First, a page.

Grote to Offer Digital Wiring Harness 4SEE

The 4SEE system begins at the weather-protected, pre-wired nose box at the front of the trailer. (Grote Industries Inc.)

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Grote Industries Inc. announced its new modular, digital wiring harness for trailers, 4SEE, which is slated to go into limited release in North America in the fourth quarter, with full release beginning in 2023.

The product comes as the number of sensors already on or planned for a trailer is expanding, the company noted, including: smart lamps, proximity sensors, trailer tracking, cargo door monitoring, security and cargo sensing, and tire pressure monitoring. And, Grote said these will provide users with cost savings, reduce Federal Motor Carrier Safety Administration violations and provide actionable insights.

But data from a trailer today comes from independent silos, said C.J. Biank, global market manager for Grote.



“Our intention is to bring that all through our digital harness and really equip the fleets at one spot, whether that’s through our telematics or their telematics solution, and push that data to where it needs it to be,” Biank said.

But not all the data at once, he added. “We are just trying to pick those key insights that matter to the maintenance, safety, operations and finance folks.”

The 4SEE system begins at the weather-protected, pre-wired nose box at the front of the trailer. It comes with two simple locking connectors on the bottom of the box, said Adam Slade, director of engineering at Grote. One connects to a traditional seven-way harness and the other to the 4SEE digital harness.

Grote noted it has developed a great deal of knowledge about what works and what doesn’t work in the heavy-duty environment of commercial trailers. “The digitalization of our trailer electrical system in 4SEE is the evolution of that system,” CEO Dominic Grote said during a recent webinar.

The system’s modularity allows a user to plug in a new sensor or device to an existing connection point, Slade said. “The 4SEE leverages latest wireless technology to connect the data generated within the trailer to the end user.”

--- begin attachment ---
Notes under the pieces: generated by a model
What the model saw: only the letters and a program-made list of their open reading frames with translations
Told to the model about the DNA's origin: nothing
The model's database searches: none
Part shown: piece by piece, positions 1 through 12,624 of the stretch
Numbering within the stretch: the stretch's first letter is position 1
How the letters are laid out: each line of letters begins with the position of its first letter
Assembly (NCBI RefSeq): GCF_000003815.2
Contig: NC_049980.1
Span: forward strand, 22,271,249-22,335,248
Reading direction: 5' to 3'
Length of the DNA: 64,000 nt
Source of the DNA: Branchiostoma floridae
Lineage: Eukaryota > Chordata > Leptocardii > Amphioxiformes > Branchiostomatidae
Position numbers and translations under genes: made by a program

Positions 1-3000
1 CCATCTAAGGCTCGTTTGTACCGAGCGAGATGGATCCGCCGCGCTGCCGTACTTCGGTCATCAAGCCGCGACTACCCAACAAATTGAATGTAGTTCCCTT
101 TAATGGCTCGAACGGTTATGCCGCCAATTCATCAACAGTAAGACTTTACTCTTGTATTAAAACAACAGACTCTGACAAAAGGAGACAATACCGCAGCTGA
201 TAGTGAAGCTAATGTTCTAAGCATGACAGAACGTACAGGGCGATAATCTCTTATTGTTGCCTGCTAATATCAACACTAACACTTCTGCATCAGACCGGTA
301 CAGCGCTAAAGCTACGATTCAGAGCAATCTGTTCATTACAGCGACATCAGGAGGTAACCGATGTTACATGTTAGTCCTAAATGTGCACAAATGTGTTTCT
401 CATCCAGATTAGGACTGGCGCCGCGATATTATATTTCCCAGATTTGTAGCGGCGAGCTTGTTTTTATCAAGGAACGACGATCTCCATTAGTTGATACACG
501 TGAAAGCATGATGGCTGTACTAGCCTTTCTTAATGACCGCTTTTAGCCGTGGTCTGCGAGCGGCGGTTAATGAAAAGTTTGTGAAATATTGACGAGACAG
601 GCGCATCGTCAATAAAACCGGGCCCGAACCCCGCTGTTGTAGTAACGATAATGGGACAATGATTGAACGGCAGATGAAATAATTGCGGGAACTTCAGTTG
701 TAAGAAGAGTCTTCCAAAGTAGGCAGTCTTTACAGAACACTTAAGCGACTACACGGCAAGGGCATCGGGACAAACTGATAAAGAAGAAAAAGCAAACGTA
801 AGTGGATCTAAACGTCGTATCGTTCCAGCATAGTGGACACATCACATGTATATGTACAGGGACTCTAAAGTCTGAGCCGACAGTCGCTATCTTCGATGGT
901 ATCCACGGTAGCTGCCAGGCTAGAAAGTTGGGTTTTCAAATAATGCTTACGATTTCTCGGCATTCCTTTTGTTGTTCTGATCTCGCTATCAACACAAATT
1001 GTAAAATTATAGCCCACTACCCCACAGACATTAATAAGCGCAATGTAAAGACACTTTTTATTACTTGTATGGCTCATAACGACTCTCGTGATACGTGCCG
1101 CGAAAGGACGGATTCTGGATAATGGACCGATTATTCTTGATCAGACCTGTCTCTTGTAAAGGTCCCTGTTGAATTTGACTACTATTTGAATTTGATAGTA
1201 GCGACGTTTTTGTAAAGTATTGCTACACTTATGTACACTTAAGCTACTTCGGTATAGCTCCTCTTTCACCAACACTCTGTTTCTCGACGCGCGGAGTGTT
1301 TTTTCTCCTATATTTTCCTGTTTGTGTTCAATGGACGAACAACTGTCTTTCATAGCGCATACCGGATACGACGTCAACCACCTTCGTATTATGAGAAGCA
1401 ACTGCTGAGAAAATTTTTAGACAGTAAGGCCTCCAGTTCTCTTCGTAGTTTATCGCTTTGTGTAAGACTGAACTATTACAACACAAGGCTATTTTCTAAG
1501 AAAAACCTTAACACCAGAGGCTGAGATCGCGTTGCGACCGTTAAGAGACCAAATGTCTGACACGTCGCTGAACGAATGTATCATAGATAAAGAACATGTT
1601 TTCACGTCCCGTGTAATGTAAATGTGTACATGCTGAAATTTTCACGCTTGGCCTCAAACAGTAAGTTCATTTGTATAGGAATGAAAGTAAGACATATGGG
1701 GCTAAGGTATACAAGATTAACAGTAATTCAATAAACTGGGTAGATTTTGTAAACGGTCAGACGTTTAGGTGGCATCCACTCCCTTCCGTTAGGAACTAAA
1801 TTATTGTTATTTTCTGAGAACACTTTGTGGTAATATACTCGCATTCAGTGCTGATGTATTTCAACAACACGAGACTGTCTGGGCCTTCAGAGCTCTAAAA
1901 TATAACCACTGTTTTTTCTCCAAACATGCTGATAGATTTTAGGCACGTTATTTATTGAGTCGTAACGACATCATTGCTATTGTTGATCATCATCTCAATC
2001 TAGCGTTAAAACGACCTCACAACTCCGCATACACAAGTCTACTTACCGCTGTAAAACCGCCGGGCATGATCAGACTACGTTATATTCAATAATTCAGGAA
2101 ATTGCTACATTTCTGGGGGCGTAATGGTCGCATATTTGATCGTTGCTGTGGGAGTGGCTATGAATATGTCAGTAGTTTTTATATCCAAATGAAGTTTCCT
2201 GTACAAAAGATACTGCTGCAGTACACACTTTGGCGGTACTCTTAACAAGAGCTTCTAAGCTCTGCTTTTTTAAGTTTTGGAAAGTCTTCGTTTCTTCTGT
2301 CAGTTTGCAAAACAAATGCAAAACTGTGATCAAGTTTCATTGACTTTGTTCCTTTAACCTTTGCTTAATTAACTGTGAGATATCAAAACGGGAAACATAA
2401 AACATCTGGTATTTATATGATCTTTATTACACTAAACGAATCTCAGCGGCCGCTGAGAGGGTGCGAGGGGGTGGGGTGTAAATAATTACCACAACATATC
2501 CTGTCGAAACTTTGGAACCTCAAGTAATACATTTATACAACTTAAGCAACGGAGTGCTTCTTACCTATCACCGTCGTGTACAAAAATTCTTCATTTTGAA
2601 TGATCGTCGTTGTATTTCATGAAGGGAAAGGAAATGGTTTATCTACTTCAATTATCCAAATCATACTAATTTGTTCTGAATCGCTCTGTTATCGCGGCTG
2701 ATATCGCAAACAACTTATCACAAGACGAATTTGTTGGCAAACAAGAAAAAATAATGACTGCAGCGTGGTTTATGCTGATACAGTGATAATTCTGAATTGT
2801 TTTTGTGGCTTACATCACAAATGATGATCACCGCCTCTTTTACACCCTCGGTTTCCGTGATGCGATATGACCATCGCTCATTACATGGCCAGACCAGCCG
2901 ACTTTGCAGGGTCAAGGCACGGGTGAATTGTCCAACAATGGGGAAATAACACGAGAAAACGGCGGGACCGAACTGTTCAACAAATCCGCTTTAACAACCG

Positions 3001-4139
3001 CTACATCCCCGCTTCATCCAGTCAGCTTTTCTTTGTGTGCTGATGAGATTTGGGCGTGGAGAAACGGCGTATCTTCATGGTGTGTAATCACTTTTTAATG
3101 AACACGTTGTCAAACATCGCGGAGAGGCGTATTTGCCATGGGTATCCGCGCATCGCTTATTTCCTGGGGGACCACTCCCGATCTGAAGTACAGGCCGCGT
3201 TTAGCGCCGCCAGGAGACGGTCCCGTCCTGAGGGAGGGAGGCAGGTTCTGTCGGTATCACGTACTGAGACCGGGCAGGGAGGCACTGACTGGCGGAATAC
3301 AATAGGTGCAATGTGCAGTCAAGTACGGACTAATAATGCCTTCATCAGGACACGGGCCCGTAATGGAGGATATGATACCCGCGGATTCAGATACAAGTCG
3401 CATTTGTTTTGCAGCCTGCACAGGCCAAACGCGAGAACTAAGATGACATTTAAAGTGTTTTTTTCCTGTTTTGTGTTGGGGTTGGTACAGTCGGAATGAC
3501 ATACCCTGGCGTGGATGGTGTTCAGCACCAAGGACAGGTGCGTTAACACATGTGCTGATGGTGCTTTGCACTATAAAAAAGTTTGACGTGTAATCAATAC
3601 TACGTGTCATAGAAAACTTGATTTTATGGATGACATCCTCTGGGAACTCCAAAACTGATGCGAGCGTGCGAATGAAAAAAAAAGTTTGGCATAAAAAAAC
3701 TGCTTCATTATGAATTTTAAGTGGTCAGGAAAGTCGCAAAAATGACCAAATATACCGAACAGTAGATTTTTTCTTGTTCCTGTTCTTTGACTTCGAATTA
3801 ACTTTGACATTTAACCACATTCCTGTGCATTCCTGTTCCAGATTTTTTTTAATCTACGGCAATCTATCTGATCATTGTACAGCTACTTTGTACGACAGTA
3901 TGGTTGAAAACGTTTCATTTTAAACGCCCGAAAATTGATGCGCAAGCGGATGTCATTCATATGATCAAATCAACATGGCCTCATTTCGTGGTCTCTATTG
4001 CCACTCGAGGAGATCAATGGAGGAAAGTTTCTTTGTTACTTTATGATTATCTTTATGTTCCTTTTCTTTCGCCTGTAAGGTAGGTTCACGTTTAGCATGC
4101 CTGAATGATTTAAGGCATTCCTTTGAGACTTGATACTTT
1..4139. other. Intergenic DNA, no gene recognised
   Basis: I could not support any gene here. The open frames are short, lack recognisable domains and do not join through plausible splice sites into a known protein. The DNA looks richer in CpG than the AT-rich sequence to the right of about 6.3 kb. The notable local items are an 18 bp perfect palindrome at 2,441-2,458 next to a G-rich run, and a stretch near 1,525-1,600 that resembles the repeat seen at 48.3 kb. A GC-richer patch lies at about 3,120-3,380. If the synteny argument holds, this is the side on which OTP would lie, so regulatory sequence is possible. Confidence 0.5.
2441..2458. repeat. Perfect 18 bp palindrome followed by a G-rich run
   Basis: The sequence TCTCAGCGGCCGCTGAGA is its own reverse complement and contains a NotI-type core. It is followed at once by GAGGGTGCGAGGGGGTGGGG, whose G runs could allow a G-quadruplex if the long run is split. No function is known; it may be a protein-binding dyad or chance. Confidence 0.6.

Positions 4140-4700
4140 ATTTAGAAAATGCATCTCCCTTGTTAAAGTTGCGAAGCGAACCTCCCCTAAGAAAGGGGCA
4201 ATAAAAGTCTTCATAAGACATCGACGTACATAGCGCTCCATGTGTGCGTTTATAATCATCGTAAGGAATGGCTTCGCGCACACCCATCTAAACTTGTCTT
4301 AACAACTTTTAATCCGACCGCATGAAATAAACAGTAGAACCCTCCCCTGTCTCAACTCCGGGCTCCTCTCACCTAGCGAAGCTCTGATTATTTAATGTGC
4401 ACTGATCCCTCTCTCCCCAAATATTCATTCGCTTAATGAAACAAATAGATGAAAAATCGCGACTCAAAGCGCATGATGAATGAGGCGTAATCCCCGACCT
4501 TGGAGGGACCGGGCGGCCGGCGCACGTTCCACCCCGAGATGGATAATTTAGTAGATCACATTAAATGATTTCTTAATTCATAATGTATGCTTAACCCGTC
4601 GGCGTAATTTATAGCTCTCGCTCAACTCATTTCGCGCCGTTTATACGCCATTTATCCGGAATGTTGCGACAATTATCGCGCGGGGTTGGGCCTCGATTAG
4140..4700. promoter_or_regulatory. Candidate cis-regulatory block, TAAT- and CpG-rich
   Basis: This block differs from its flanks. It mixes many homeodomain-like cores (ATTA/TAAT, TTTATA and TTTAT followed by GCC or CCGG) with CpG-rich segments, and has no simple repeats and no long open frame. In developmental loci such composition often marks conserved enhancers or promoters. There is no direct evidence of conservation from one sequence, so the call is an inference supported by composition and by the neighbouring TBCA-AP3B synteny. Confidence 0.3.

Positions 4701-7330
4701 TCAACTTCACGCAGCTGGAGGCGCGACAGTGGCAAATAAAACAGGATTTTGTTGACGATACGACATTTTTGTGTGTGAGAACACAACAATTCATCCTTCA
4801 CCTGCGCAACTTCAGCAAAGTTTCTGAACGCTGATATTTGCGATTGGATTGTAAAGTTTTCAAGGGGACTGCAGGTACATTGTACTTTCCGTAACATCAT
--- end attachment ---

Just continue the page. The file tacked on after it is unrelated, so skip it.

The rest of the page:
Biank said announcements would be forthcoming soon on partnerships with other companies for cameras, proximity and wheel-end sensors.


The app and portal interface. (Grote Industries Inc.)

There will be options for both original equipment installs of 4SEE and retrofits through Grote’s network of installers.

“It doesn’t matter who the trailer maker is,” Biank said. “It would take, depending on the setup and what systems are being installed, anywhere from two to eight hours.”

Or it could be done in-house by a fleet, which Grote will train.

Meanwhile, the Madison, Ind.-based company reported research shows within next five years up to 33% of new trailer builds will be that smart connected trailer.

Grote also has operations in Canada, China, Germany and Mexico.

Biank said a number of fleets have been running road-trial systems for the past 10 months and those tests have accumulated about 1 million miles.

Most major trailer makers have been made aware of what Grote is doing with 4SEE and have seen some early information on the system, he said.

“This is not just a dry van solution,” Biank said. “Our intent is to take this to flatbeds and tankers as we go. There’s new functionality and integrations we’re working on and all classic trailer types are in our future.”

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